Private Sector Foundation Uganda (PSFU) board chairman Patrick Bitature wants government institutions to do more in curbing bureaucracy because it is an issue that the private sector encounters regularly.
He says the slow and confusing bureaucracy negatively impact on the much-needed development agenda that the government expects to be driven by the private sector.
Speaking recently during the KCB property bus tour, Mr Bitature cited real estate developers among the victims of government bureaucracies because they must get approvals from several government agencies before putting up properties.
“Getting official documents from such institutions to put up property takes a long time, and that discourages investors,” Mr Bitature said.
He continued: “If we are to encourage growth in the sector, such issues must be addressed quickly.”
The World Bank Doing Business survey released in mid this year, giving details of the bureaucratic and legal hurdles faced by entrepreneurs wishing to incorporate and register a new firm in nearly 190 economies, ranks Uganda at 166.
Another report ‘Doing Business In Uganda: 2014 Country Commercial Guide for US Companies’ that quotes the World Bank 2014 Doing Business survey ranked Uganda 132 of 185 countries for ease of doing business.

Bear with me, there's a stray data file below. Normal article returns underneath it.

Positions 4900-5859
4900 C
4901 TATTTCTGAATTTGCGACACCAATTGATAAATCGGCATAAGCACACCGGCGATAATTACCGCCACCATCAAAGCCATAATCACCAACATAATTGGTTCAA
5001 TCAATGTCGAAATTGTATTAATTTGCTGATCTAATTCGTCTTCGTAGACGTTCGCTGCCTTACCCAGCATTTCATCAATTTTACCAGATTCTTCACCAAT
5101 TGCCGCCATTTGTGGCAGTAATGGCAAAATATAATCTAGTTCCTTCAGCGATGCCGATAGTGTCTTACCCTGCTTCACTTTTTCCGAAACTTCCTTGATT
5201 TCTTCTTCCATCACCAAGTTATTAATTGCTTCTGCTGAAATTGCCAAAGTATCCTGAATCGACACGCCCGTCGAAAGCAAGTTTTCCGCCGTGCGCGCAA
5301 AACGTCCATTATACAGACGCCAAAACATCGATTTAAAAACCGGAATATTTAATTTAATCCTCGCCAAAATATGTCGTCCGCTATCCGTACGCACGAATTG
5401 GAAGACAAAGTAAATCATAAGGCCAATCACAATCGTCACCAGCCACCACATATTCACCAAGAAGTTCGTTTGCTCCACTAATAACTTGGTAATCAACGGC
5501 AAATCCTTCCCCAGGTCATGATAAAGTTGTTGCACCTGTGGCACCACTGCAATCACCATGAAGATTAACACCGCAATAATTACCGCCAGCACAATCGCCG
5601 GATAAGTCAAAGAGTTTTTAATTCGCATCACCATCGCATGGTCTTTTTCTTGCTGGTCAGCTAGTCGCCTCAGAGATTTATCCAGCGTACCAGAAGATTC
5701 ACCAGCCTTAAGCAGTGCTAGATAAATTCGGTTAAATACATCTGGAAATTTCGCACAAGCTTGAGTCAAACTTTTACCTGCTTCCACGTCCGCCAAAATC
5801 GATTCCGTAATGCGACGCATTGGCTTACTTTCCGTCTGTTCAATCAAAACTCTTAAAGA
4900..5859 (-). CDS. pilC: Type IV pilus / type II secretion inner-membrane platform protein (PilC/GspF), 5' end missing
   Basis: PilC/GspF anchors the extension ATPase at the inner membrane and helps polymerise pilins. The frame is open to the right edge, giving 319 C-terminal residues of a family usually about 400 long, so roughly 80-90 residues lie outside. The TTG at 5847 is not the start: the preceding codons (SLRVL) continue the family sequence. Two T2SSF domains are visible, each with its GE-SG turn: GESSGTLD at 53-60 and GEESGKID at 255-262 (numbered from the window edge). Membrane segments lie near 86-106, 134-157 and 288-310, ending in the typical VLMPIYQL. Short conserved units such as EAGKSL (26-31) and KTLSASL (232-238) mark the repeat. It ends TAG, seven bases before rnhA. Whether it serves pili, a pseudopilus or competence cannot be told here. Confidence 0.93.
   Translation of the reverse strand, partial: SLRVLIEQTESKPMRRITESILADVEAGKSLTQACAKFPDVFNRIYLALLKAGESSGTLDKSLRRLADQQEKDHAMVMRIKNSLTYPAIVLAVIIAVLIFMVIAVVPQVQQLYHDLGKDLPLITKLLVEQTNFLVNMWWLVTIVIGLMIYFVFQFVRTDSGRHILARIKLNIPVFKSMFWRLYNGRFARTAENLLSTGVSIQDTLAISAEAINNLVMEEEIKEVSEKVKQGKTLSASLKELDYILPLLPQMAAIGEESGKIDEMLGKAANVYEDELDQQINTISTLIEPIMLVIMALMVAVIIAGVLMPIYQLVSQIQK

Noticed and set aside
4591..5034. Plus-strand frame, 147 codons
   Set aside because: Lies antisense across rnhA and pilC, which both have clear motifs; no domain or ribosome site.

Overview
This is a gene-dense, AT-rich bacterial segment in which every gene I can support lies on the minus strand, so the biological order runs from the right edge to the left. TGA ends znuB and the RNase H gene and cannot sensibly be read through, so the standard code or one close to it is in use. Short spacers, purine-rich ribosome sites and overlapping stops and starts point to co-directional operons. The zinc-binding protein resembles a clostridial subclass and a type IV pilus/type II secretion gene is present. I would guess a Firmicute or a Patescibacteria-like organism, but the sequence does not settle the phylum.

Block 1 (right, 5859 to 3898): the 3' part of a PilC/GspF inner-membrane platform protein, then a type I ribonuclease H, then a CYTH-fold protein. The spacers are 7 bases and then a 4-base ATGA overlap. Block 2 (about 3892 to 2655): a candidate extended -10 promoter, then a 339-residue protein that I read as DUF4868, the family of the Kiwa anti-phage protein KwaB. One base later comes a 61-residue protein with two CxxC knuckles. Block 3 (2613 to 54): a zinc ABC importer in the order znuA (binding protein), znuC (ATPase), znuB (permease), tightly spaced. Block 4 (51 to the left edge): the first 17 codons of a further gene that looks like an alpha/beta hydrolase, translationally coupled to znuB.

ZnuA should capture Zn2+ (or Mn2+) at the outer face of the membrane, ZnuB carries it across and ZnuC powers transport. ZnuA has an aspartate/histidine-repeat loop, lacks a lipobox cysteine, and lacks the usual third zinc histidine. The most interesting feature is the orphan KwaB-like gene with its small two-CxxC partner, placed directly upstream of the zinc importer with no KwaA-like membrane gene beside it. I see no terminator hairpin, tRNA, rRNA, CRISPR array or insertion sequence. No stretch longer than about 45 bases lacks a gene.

It stated that Uganda scored poorly in the categories of starting a business and getting electricity, but fared better in the categories of resolving insolvency.
According to Mr Bitature, for the private sector to encourage investments in the economy, the numerous structural burdens that entrepreneurs have to deal with must be addressed.
He said: “The tax burden must be reduced. It must be friendly to encourage growth. Infrastructural challenges like roads, electricity, water and sewerage must be solved if the private sector must succeed.”
According to the government, over the years, progress has been registered in creating an environment that enables business to thrive. However, more effort is being invested in ensuring that all red tape is minimised.
other barriers to doing business in uganda
Meanwhile, the World Bank Doing Business report also details other barriers to doing business in Uganda as high levels of corruption, poor infrastructure, a lack of access to affordable loan financing, low levels of human capital, inefficient government services, complicated land laws and frequent land disputes.
According to Transparency International’s (TI) most recent Corruption Perceptions Index, Uganda now ranks 140 out of 177 countries, down 10 places from 2012 when it was130 out of 176 countries.